- John Tyler (29 March 1790 – 18 January 1862) was the tenth President of the United States (1841–1845), after being the tenth Vice President of the United States (1841). A native of Virginia, Tyler served as a state legislator, governor, U.S. representative, and U.S. senator before being elected Vice President in 1840. He was the first to succeed to the office of President on the death of the incumbent. Tyler's opposition to nationalism and emphatic support of states' rights endeared him to his fellow Virginians but alienated him from most of the political allies that brought him to power in Washington. His presidency was crippled by opposition from both parties. Near the end of his life, he supported the secession movement in the southern states, and was elected to the Congress of the Confederate States of America.
Tyler was born to an aristocratic Virginia family of English descent and he came to national prominence at a time of political upheaval. In the 1820s, the nation's only political party, the Democratic-Republicans, split into factions, most of which did not share Tyler's strict constructionist ideals. Though initially a Democrat, his opposition to Andrew Jackson and Martin Van Buren led him to alliance with the Whig Party; he was elected Vice President In 1840 on the Whig ticket. Upon the death of President William Henry Harrison on 4 April 1841, only a month after his inauguration, a short Constitutional crisis arose over the succession process. Tyler immediately moved into the White House, took the oath of office, and assumed full presidential powers, a precedent that would govern future successions and eventually be codified in the Twenty-fifth Amendment.
As President, Tyler opposed the Whig platform and vetoed several of their proposals. As a result, most of his cabinet resigned, and the Whigs, dubbing him His Accidency, expelled him from the party. While he faced a stalemate on domestic policy, he still had several foreign policy achievements, including the Webster–Ashburton Treaty with Britain and the Treaty of Wanghia with China. Tyler dedicated his last two years in office to the annexation of Texas. He sought re-election to a full term, but he had alienated Whigs and the Democrats wouldn't have him back. His efforts to form a new party came to nothing. However, in the last days of his term, Congress passed the resolution authorizing annexation, which was carried out by Tyler's successor as President, James K. Polk.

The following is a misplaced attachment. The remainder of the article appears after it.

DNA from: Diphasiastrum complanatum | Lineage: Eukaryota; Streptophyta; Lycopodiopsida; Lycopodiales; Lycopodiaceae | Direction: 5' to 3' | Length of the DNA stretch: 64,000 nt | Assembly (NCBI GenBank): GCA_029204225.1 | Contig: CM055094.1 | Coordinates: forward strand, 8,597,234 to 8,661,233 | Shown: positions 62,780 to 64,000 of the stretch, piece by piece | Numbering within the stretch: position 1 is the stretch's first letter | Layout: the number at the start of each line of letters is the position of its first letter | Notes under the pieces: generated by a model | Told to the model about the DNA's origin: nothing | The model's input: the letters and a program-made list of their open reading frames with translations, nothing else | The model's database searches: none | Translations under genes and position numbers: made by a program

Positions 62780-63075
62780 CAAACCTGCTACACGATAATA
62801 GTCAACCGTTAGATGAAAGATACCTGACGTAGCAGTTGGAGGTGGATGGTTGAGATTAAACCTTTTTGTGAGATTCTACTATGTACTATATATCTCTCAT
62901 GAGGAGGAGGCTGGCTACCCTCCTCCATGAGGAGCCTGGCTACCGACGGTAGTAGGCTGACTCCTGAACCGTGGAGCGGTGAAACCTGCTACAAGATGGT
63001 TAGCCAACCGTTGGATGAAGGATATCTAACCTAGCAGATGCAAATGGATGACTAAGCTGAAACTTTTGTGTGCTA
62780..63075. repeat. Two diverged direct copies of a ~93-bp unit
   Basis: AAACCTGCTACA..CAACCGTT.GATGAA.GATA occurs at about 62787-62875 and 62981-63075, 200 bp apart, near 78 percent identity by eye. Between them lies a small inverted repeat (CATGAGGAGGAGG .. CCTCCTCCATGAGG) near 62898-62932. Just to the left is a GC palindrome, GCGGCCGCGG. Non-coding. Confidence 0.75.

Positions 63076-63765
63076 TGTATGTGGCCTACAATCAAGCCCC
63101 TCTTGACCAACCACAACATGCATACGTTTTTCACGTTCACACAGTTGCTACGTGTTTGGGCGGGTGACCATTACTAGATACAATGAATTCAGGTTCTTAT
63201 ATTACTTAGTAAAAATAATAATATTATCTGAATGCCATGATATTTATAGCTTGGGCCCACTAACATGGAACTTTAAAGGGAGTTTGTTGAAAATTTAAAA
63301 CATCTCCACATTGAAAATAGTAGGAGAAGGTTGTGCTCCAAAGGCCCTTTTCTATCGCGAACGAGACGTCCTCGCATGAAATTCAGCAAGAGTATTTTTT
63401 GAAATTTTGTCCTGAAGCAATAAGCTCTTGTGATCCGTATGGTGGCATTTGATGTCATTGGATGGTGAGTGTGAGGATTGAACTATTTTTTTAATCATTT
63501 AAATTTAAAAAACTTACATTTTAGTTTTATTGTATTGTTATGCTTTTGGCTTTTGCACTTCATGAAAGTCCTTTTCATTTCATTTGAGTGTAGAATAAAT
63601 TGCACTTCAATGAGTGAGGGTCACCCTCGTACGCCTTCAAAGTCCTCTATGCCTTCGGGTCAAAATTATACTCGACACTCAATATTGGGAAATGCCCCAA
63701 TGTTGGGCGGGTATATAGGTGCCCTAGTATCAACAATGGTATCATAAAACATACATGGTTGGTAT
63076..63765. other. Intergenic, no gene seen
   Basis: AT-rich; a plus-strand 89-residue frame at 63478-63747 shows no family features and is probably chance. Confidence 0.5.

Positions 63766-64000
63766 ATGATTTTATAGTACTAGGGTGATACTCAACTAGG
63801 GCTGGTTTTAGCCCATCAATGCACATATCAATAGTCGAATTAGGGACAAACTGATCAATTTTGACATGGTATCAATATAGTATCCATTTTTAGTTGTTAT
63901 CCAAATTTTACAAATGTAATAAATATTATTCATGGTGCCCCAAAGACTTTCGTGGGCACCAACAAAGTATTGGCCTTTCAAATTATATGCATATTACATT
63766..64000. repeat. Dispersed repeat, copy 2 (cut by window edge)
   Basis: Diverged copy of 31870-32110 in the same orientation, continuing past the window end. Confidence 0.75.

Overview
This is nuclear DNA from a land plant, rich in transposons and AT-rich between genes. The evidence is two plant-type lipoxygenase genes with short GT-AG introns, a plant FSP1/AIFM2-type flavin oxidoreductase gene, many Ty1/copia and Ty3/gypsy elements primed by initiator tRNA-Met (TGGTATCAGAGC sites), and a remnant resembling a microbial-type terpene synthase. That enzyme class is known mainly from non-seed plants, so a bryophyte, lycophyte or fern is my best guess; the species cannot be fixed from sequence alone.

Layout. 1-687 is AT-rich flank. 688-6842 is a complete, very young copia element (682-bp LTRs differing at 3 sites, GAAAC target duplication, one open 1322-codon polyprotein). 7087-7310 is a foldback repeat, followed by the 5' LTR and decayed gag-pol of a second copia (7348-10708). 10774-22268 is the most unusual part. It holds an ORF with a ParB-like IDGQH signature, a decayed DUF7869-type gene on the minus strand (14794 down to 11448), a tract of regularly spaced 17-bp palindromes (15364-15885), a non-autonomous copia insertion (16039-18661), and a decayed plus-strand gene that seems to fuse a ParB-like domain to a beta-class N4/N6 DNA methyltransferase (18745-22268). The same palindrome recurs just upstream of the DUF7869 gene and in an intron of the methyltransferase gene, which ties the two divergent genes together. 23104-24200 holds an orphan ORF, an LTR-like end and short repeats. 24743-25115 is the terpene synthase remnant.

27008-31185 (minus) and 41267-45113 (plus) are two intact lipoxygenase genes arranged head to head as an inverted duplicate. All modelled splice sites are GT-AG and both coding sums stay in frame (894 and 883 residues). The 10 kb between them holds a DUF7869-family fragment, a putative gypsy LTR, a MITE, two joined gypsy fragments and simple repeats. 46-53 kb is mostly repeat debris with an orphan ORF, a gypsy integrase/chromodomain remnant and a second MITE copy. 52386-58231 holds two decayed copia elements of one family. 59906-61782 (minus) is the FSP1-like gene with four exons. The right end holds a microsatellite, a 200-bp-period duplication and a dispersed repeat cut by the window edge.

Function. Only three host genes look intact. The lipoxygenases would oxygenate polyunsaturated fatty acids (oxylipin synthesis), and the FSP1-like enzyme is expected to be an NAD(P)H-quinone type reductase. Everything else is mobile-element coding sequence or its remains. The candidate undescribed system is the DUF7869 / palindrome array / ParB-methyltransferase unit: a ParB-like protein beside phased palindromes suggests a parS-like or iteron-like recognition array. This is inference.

Tyler essentially retired from electoral politics until the outbreak of the Civil War in 1861. He sided with the Confederate government, and won election to the Confederate House of Representatives shortly before his death. Although some have praised Tyler's political resolve, his presidency is generally held in low esteem by historians; today he is considered an obscure president, with little presence in the American cultural memory.
Shortly after the tariff veto, Whigs in the House of Representatives initiated the first impeachment proceedings against a President in American history. This was not only a matter of the Whigs supporting the Bank and tariff legislation which Tyler vetoed. Until the presidency of the Whigs' arch-enemy Andrew Jackson, Presidents vetoed bills rarely, and then generally on constitutional rather than policy grounds. So Tyler's actions also went against the Whigs' idea of the presidency.John Minor Botts of Virginia, who had been Tyler's greatest reviler, introduced a resolution on 10 July 1842. It levied several charges against the President and called for a nine-member committee to investigate his behavior, with the expectation of a formal impeachment recommendation. Clay found this measure prematurely aggressive, favoring a more moderate progression toward Tyler's "inevitable" impeachment. The Botts bill was tabled until the following January, when it was rejected, 127-83. A House select committee headed by former President John Quincy Adams, who was now a member of Congress, condemned Tyler's use of the veto and assailed his character. Adams, an ardent abolitionist, disliked the President for being a slaveholder. While the committee's report did not formally recommend impeachment, it clearly established the possibility. In August 1842, by a vote of 98–90, the House endorsed the committee's report. Adams sponsored a constitutional amendment to change the two-thirds requirement to override a veto to a simple majority, but neither house passed such a measure. The Whigs were unable to pursue further impeachment proceedings in the subsequent 28th Congress, as in the elections of 1842 they lost control of the House (although they retained a majority in the Senate). Near the end of Tyler's term in office, on March 3, 1845, Congress overrode his veto of a minor bill relating to revenue cutters. This marked the first time any president's veto had been overridden.